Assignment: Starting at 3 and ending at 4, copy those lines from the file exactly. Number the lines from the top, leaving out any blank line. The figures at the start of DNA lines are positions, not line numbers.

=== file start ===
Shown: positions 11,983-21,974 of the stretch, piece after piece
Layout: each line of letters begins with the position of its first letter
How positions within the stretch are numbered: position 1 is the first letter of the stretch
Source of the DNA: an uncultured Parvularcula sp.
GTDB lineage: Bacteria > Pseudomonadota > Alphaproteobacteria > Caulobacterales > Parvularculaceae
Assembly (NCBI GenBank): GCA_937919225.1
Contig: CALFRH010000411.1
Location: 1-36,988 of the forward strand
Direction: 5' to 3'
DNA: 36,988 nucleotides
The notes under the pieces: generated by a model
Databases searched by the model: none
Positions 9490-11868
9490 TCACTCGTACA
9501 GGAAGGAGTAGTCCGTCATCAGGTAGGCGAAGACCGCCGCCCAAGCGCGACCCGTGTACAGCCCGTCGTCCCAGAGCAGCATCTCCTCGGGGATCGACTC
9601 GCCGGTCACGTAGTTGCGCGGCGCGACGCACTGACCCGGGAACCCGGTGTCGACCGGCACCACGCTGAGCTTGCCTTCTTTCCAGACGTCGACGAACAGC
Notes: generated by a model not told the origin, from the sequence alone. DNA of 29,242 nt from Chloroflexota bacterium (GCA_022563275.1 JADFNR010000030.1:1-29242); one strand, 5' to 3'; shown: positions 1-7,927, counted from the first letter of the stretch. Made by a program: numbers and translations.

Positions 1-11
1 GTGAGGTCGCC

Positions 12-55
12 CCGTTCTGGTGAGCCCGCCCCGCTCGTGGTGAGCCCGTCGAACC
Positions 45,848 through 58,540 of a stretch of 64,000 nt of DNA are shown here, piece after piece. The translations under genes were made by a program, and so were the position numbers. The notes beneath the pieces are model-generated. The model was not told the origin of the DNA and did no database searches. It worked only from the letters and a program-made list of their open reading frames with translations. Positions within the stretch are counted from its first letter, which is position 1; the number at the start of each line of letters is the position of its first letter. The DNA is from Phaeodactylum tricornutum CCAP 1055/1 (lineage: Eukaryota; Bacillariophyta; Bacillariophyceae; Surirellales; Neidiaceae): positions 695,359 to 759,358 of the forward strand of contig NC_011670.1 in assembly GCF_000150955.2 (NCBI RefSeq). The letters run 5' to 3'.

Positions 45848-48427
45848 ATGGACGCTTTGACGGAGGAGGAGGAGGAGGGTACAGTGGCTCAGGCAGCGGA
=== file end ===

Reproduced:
How positions within the stretch are numbered: position 1 is the first letter of the stretch
Source of the DNA: an uncultured Parvularcula sp.